The Netgear WG302 features a smart, sturdy design that should hold up over the long haul. Because the access point is made of metal, the device feels sturdier than most plastic units. The WG302's dual antennas are removable, and they screw into its back edge, allowing you to add higher-gain antennas for increased range. The WG302's antennas are conveniently adjustable, letting you position them for optimum signal strength.
Like most Wi-Fi products, the Netgear WG302 ships with documentation that's too technical for newbies, marginally excusable because this product targets technophiles. The WG302's installation guide and reference manual are clearer than most, taking you through a setup process that should be easy for experienced users to understand. Configuring the device involves accessing the typical browser-based tool included with nearly all Wi-Fi access points. The WG302's straightforward tool allows you to adjust its fairly extensive features, highlights of which include 64-bit, 128-bit, or 152-bit WEP encryption; WPA support through either PSK (preshared key) or a RADIUS server; MAC address filtering; plus bridge and repeater capabilities.
The Netgear WG302's configuration tool lets you manage the WAP's AutoCell technology. This feature allows the signals emitted by your Wi-Fi adapter to circumvent crowded RF channels already inhabited by other Wi-Fi adapters, cell phones, microwaves, and the like. To take full advantage of the technology, you'll need to install an AutoCell-enabled PC Card, such as the Netgear WAG511, in each of your client computers, in addition to two or more WG302s. The clients will then automatically attempt to connect to the access point with the least amount of traffic. While we didn't conduct formal tests of the AutoCell solution, it does offer a well-organized way to manage load balancing on a noisy network. Environments with lots of interference can benefit from the WG302's enhancements, but it also includes some quirks. For example, you may experience momentary (and annoying) gaps in network access if your Wi-Fi device keeps switching back and forth between APs as new devices come and go. And because the client technology is currently available only in PC Card form, you'll have to spend even more to buy a PC Card-to-PCI adapter should you want to add a desktop to the mix.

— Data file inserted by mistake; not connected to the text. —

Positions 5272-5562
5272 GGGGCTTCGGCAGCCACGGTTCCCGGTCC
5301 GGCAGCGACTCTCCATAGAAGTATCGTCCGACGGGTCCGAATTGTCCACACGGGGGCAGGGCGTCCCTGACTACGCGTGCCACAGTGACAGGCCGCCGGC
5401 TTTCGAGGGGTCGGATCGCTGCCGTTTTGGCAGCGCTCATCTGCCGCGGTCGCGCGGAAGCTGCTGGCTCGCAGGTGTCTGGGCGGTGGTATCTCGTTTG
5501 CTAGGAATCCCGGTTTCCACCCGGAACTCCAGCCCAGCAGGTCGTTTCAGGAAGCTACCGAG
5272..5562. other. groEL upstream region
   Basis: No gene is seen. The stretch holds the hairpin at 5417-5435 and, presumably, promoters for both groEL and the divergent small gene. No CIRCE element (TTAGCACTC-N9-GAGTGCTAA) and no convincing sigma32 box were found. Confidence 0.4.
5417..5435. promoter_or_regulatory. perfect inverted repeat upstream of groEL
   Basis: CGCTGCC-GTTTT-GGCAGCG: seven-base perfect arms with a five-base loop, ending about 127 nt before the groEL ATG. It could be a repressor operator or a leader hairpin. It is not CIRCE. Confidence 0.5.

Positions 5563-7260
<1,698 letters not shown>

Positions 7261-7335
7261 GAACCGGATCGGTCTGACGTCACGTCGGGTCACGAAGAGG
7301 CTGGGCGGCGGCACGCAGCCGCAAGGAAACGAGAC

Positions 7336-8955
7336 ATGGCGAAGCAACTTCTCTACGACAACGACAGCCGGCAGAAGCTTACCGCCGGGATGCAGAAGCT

While the Netgear WG302's AutoCell feature contains a few pitfalls, the WAP's general throughput proved impressive in CNET Labs' benchmarks. In our maximum throughput test, the WG302's 25.8Mbps score beat the marks earned by most other WAPs, such as the Compex NetPassage WPE54G and the Buffalo WLA-G54C, by 1Mbps or more. Still, the WG302 was no match for the 44.4Mbps score of our ultimate max-throughput champ, the D-Link DWL-2100AP. The WG302 has the potential to provide a transfer speed of up to 108Mbps when used in concert with other Netgear Wi-Fi equipment that supports the same max speed. The Netgear WG302's 8.5Mbps mixed-mode throughput score in our Labs' tests was less inspiring but still adequate compared to the performance of its peers. For more details on how we test networking devices, see the CNET Labs site.
The Netgear WG302 comes with a long, three-year warranty that includes toll-free, 24/7 tech support, but you can ask setup-related questions for only the first 90 days. You also have to register the WAP through Netgear's Web site before a tech rep will accept your call. The company's support Web site offers a disappointing hodgepodge of FAQs and troubleshooting info for the WG302, but it does include a helpful customer forum where you can ping other users for help.
|Throughput in Mbps|
|Throughput in Mbps|
|Throughput in Mbps measured at a range of 200 feet|